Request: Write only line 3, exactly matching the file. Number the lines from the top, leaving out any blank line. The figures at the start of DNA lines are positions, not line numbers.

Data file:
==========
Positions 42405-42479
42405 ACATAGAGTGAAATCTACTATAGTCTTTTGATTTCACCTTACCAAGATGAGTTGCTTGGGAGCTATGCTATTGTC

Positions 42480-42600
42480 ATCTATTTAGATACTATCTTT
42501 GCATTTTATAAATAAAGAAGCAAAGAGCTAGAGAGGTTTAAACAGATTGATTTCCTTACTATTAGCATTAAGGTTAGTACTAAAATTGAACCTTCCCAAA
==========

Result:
Positions 42480-42600